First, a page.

Public comment was full of praise for the Ludington City Councils decision to oppose Enbridge Line 5, many citing their desire to be proactive in protecting the great lakes from a disaster that could be impossible to clean up. Some criticized the council and those that stood in support, saying it's hypocritical to shut down a line while many continue to use just as much oil without alternative methods of transportation.
During the council vote, Krouch entered a motion to table the resolution due to lack of information. The motion went to a vote but only Michael Krauch and Brandy Henderson voted to send it back to allow for more information to be presented to council members. With The vote to send it back denied, the council voted to approve the resolution in opposition of Enbridge Line 5. The council will send letters to representatives expressing their opposition.
Three sat before the City council yesterday afternoon, answering questions in the hopes of securing the recently vacant 5th ward councilor seat. All three expressed a community need for improved communication from the City Council.
Michael Shaw was first, hoping to set an example for the city and encouraging others to get involved. Shaw currently serves on the Mason County Planning Commission.
Wally Cain, Floracrafts IT director, campaigned on “staying the course”, citing work already done by the city and expressing interest in working in the books by describing it as fun. Cain has served on the zoning board of appeals and the Mason County building authority.
The final interview was with Steve Miller who focused on respecting the wishes of the 5th ward and using change to the wards advantage. Steve Miller, promotional manager at WMOM, currently serves on the Downtown Development authority.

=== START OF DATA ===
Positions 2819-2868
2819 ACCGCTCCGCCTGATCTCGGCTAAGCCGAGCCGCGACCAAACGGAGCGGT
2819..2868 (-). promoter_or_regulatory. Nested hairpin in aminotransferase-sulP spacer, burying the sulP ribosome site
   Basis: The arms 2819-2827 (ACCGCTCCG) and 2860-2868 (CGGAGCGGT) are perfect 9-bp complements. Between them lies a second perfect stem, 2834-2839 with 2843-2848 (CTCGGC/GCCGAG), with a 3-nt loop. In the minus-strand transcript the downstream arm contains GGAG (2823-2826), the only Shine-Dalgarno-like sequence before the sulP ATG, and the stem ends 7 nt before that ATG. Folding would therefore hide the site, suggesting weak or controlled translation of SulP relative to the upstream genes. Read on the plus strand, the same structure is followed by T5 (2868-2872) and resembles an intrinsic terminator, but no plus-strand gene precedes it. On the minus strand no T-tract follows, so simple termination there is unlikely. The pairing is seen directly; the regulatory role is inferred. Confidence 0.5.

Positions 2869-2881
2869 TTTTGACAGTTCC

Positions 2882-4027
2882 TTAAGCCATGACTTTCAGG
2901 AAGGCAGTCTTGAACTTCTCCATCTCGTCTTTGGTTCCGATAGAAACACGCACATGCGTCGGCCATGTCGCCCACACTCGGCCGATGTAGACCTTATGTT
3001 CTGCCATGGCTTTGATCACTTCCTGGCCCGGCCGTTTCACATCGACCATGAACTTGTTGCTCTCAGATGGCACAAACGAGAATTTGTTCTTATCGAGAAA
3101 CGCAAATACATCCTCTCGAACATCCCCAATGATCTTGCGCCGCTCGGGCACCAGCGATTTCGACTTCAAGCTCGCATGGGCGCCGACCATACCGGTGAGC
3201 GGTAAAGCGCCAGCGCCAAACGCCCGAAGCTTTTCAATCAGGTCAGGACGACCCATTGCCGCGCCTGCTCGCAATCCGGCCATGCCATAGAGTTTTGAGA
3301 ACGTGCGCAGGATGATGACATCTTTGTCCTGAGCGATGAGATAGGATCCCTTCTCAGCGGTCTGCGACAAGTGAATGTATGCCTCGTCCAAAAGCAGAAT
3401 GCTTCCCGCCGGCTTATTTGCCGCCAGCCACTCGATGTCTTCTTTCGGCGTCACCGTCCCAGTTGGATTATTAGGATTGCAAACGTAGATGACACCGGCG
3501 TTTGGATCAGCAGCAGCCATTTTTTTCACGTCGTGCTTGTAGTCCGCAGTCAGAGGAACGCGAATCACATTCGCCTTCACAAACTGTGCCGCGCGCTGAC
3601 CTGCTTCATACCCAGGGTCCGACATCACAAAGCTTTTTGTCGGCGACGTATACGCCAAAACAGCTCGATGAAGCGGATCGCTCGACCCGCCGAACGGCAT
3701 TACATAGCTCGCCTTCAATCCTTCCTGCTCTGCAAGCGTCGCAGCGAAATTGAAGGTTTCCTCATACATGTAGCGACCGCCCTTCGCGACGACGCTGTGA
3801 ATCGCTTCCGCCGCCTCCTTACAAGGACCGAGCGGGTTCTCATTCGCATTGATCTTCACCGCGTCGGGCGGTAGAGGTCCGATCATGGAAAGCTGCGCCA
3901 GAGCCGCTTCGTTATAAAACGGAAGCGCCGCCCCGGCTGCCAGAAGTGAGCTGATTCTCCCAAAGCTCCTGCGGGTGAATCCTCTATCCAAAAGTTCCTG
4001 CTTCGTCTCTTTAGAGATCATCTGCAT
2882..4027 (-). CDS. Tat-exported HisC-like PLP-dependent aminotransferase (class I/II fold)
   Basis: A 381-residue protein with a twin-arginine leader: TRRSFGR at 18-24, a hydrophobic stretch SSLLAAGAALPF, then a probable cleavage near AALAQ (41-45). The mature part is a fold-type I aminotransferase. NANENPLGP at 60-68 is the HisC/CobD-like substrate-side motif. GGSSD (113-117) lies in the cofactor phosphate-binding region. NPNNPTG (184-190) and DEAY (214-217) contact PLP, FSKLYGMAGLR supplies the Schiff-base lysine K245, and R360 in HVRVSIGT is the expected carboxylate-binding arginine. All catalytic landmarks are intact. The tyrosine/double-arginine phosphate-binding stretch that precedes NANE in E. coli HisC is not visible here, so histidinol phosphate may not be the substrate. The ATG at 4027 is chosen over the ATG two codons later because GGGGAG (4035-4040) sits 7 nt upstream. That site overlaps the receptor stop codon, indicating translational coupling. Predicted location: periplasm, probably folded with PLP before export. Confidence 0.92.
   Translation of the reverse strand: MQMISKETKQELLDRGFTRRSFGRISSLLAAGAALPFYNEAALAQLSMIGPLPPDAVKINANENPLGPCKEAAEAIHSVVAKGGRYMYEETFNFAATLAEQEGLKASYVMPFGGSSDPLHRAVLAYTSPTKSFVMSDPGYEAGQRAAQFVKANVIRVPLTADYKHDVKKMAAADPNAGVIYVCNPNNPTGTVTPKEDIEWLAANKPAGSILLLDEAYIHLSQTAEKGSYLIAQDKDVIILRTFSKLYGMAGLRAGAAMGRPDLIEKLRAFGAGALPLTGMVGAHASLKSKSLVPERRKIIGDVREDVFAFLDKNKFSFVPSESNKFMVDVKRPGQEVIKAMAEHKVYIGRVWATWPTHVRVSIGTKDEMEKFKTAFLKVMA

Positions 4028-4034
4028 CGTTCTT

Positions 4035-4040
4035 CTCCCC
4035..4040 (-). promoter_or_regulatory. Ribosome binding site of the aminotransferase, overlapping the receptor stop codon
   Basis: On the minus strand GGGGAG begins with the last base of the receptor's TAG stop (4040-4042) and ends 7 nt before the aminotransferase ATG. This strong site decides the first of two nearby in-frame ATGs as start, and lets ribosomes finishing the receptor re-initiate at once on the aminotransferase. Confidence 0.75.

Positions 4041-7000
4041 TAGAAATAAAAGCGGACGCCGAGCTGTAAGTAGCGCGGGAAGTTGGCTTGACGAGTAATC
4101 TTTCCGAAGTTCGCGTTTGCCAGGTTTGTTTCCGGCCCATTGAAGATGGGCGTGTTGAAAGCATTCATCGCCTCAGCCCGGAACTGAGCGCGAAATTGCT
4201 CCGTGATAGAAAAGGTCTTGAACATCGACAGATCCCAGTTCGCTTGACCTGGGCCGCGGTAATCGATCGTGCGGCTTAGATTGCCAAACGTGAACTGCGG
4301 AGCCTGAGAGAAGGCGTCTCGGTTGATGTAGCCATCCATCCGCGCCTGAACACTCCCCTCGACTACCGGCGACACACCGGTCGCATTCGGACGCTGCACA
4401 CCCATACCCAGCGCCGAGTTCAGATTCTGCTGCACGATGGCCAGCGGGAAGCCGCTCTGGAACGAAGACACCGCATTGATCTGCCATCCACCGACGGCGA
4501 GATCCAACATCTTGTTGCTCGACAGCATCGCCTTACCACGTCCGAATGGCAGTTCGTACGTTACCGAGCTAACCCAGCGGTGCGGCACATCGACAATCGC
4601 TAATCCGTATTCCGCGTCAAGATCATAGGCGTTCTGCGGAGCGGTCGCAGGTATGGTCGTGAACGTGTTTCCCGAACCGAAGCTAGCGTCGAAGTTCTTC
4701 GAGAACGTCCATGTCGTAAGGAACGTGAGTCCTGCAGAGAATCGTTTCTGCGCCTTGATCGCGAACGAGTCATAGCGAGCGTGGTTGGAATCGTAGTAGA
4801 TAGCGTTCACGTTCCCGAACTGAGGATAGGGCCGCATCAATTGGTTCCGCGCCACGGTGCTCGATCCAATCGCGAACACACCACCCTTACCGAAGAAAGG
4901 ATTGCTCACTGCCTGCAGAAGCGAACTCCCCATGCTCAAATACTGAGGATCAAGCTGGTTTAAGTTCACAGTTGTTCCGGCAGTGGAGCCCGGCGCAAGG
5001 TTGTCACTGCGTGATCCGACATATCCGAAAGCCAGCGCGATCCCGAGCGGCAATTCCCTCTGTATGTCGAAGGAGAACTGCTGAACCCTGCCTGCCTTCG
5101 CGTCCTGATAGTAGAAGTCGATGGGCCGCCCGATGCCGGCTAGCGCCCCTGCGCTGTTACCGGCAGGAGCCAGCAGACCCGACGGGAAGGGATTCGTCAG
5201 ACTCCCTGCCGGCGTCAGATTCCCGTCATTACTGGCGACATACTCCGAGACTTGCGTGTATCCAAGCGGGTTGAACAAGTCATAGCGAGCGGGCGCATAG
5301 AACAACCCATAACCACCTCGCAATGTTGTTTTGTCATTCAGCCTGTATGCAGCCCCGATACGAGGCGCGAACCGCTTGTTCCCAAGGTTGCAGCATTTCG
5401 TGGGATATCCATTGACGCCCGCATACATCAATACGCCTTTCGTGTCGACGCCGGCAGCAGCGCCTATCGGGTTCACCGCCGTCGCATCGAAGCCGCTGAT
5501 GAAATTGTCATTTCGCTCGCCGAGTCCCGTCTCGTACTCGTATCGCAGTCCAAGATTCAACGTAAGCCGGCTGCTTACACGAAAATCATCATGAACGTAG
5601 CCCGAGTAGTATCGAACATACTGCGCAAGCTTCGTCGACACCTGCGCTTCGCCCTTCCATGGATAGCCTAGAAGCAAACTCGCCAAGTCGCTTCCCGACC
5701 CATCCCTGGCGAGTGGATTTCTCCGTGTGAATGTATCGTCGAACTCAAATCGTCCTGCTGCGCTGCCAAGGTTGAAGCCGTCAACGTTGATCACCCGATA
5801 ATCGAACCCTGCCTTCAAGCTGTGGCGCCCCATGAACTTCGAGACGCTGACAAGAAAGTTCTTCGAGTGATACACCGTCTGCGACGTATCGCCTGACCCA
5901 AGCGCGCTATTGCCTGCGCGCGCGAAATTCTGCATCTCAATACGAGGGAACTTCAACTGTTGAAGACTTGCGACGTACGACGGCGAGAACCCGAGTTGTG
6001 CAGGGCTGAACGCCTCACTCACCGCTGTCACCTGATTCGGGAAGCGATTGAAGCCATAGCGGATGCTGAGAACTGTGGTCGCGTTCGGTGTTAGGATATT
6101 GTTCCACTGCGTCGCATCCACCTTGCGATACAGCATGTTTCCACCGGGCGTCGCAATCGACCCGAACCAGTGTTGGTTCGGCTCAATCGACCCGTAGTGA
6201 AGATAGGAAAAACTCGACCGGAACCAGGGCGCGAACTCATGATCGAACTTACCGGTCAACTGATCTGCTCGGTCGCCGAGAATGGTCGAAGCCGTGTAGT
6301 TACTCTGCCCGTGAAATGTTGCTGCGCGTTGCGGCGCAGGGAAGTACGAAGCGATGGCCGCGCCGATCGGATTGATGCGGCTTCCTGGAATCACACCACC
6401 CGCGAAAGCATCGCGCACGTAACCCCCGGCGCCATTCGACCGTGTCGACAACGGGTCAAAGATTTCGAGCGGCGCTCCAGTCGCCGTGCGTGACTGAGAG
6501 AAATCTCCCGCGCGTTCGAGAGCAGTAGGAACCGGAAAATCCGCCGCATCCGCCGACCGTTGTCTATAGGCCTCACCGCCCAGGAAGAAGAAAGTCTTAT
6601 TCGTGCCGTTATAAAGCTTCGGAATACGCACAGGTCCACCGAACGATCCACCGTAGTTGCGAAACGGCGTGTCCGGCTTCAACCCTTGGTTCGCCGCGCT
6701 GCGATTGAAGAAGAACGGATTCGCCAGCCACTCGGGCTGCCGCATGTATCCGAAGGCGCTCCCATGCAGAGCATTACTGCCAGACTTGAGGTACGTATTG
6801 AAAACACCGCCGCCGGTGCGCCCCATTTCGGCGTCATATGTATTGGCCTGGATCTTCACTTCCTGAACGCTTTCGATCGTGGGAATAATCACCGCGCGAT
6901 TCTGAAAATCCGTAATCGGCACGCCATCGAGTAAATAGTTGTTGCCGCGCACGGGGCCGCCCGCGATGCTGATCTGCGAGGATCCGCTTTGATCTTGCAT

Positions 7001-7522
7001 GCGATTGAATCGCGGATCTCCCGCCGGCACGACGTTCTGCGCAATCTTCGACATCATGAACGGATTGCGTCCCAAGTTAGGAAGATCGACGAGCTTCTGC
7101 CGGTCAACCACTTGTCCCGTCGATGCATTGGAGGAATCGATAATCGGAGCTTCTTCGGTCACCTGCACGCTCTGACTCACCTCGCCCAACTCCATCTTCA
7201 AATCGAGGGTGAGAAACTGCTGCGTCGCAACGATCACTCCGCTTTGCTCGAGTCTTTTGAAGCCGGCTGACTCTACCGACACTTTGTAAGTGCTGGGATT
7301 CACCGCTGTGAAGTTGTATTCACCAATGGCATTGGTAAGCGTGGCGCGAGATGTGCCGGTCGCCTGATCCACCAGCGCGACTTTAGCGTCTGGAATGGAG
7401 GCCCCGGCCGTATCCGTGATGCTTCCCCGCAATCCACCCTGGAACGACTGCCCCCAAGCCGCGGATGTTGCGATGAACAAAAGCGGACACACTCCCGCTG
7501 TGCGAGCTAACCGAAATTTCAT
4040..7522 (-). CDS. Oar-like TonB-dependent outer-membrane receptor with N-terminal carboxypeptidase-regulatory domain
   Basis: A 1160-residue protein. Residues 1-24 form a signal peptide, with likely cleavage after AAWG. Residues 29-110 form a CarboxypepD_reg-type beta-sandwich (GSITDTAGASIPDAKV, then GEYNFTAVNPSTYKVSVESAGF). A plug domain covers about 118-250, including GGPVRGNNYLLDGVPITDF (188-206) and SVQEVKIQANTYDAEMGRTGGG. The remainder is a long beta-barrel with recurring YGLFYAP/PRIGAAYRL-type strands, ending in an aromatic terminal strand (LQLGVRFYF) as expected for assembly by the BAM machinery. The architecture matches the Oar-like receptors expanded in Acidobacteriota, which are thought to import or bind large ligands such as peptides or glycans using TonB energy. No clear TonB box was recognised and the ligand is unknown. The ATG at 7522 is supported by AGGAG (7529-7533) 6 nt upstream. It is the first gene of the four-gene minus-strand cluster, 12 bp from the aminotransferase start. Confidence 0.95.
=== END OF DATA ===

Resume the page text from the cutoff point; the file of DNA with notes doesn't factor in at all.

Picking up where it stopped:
The council is expected to make a decision at the June 26th council meeting.
More than two hundred people showed up to Rotary park on Sunday to show support for members of the LGBTQ community.
Renee Snodgrass, coordinator for the rally said, “I was really excited about how many older people came. You know, you think that this is a young person's movement but it's not. I just met a couple who lived in Ludington for 45 years and they never thought they'd see something like this so it's really brought so many people together”
Ludington is officially in the Guinness World Record books for the most sand angels created simultaneously, blowing away the previous record of 362 with a sand angel count of 1387. 27 people were deducted from the total number due to guinness regulations. The event served as a fundraiser for Spectrum health's Community Foundation to build an account to help cancer patients and their family pay for additional expenses.
Before the announcement, Scott Smith, the Vice Chair of the Community foundation shared some powerful words about what the event meant to him. “My mothers bench is right here. Her name is on that bench and she died from cancer two years ago 2 1/2 years ago. Today we get to start the fund that's going to help people with the same disease that she had and it's going to stay right here for our local people. We’re not paying anybody’s salary. We're not building anything we're never going to use. This is for expenses that I got to [experience] firsthand.”